But Gates said he was determined to "minimize any negative impact" that repealing the ban would have on troops or their units. "This can be done and should be done without risk to combat readiness," he said.
Adm. Mike Mullen, chairman of the Joint Chiefs of Staff, who joined Gates in publicly voicing support for repeal, said he endorsed the results of the working group responsible for the study, which he said was given the "tall order" of assessing the best way to implement a change in the 1993 "don't ask, don't tell" policy across all the armed services.
"And so for the first time the Chiefs and I have more than just anecdotal evidence and hearsay to inform the advice we give our civilian leaders," Mullen said in his prepared statement, adding that he and the chiefs met with Obama as recently as yesterday.
The findings add pressure on the Senate, with only three weeks left in an already overbooked lame-duck session, to pass a fiscal 2011 defense authorization bill with a repeal provision. Obama and senior administration officials have long stated their support for a legislative repeal of "don't ask, don't tell," preferring to have Congress approve language that would allow for an "orderly" implementation of a dramatic change for the military over leaving the decision to the courts.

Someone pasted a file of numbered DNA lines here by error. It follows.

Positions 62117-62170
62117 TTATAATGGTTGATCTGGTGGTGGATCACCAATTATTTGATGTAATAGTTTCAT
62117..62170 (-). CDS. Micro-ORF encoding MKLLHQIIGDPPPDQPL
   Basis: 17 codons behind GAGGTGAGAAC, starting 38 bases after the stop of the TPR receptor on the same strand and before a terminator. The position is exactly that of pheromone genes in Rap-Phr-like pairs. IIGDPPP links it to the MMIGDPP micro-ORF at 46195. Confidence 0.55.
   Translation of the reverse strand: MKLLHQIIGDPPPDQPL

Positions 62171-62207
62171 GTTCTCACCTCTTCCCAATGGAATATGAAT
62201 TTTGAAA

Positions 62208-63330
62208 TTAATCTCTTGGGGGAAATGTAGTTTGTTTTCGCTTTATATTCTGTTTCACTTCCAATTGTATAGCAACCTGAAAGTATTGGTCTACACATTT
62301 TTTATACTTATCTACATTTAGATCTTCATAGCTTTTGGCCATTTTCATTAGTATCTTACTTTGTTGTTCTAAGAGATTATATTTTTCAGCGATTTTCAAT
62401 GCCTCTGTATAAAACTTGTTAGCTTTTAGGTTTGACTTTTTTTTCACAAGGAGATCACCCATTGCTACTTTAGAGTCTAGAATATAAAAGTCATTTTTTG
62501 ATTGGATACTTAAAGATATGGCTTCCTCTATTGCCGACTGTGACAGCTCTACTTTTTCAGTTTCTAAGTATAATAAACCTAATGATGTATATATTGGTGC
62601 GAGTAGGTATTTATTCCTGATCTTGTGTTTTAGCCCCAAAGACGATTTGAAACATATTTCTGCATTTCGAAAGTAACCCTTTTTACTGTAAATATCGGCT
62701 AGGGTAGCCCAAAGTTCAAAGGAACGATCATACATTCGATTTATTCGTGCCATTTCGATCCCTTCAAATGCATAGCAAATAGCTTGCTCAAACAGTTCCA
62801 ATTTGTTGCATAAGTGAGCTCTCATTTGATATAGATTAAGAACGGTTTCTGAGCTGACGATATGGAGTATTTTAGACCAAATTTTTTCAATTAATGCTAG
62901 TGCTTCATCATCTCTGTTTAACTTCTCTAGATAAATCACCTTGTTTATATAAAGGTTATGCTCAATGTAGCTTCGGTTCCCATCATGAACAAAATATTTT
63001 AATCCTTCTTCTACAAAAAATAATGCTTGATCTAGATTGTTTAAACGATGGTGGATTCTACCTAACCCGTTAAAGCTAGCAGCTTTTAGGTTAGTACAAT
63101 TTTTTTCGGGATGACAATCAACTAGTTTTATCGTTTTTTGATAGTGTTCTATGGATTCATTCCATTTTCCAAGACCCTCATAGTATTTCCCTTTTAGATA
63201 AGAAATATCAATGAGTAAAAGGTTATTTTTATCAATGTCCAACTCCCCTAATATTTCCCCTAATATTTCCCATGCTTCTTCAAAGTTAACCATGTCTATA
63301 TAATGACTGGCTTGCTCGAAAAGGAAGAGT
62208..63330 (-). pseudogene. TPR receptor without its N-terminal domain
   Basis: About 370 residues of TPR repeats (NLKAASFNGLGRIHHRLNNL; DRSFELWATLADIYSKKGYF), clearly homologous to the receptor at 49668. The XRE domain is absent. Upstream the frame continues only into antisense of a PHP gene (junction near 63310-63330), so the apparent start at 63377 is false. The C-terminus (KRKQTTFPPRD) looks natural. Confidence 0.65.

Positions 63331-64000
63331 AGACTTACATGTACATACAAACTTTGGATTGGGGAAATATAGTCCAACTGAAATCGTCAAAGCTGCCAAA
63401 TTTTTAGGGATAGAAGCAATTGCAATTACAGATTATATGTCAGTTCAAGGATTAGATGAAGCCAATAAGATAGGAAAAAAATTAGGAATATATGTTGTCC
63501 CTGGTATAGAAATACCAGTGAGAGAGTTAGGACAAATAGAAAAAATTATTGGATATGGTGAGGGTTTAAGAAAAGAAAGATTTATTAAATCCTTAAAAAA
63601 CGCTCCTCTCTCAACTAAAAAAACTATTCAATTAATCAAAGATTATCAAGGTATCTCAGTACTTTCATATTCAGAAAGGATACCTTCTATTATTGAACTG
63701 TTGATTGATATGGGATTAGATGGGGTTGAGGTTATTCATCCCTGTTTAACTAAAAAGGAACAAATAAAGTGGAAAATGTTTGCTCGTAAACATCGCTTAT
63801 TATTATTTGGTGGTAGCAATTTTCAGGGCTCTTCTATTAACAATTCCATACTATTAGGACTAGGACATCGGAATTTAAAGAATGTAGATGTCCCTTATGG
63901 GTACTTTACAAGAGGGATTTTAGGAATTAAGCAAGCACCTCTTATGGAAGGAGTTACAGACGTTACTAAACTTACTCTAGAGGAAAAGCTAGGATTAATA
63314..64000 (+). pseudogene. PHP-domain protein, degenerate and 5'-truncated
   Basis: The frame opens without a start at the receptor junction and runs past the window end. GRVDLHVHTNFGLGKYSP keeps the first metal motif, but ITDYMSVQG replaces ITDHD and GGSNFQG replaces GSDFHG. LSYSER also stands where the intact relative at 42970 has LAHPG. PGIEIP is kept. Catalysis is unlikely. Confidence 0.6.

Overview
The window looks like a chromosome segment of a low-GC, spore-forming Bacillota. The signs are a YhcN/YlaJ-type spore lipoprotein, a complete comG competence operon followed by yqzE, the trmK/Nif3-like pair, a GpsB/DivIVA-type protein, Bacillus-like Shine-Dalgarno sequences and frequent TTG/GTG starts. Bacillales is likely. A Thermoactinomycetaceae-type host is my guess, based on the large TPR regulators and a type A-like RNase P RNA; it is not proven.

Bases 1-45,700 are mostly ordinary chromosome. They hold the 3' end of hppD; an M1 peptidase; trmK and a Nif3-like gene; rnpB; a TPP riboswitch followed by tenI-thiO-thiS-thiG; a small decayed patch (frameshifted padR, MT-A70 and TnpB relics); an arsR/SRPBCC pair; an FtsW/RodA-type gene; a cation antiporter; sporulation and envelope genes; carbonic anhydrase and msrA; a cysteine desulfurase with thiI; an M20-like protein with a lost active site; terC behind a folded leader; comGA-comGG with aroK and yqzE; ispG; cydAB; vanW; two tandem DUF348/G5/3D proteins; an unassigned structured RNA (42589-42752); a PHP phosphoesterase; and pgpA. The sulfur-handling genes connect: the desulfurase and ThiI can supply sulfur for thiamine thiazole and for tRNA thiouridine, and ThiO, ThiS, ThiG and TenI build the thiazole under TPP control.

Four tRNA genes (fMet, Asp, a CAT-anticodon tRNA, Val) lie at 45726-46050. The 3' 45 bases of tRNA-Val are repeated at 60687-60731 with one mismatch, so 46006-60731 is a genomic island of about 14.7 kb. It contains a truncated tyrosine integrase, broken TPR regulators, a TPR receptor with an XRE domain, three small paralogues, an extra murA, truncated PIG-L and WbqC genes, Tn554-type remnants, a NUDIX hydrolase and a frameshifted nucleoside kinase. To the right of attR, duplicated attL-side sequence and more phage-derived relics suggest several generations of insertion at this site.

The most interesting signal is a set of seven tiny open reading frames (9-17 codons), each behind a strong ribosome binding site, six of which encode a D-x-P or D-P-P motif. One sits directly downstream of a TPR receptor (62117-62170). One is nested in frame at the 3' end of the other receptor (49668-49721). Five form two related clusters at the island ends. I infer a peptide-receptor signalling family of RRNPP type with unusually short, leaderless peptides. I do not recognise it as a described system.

Gates said that he did not know exactly how long it would take to implement the change in policy, and stressed that Congress should end the ban this year to prevent the courts from abruptly making changes. He said he preferred to take a "careful and considered approach" that he said Congress and the pending legislation would allow him.
"The key to success as with most things military is training, education-- and above all strong and principled leadership-- throughout the chain of command," he said.
The version of the fiscal 2011 defense authorization bill approved by the Senate Armed Services Committee contains language that would repeal the 1993 ban after the Pentagon certifies that doing so will not affect unit cohesion, troop morale, or combat readiness. The House has already passed its version of the defense bill, with an amendment added during floor debate identical to the Senate Armed Services Committee's repeal language.
Release of the Pentagon's report today may have minor impact on Senate Democrats' effort to pass the defense authorization bill. Senate Armed Services Committee Chairman Carl Levin, D-Mich., said the challenge remains winning floor time and the votes of Sen. Susan Collins, R-Maine, and one or two more Senate Republicans to line up 60 votes. Collins is a "good indicator of whether or not the floor process" satisfies Republicans, Levin said today.
Levin said Collins and other Republicans want enough floor time to ensure an open amendment process, which may be difficult to guarantee with the tight schedule. Last year, defense authorization required more than a week of floor time, and spending too much time on the latest authorization bill would crowd out work on other priority issues such as the fate of the expiring Bush-era tax cuts.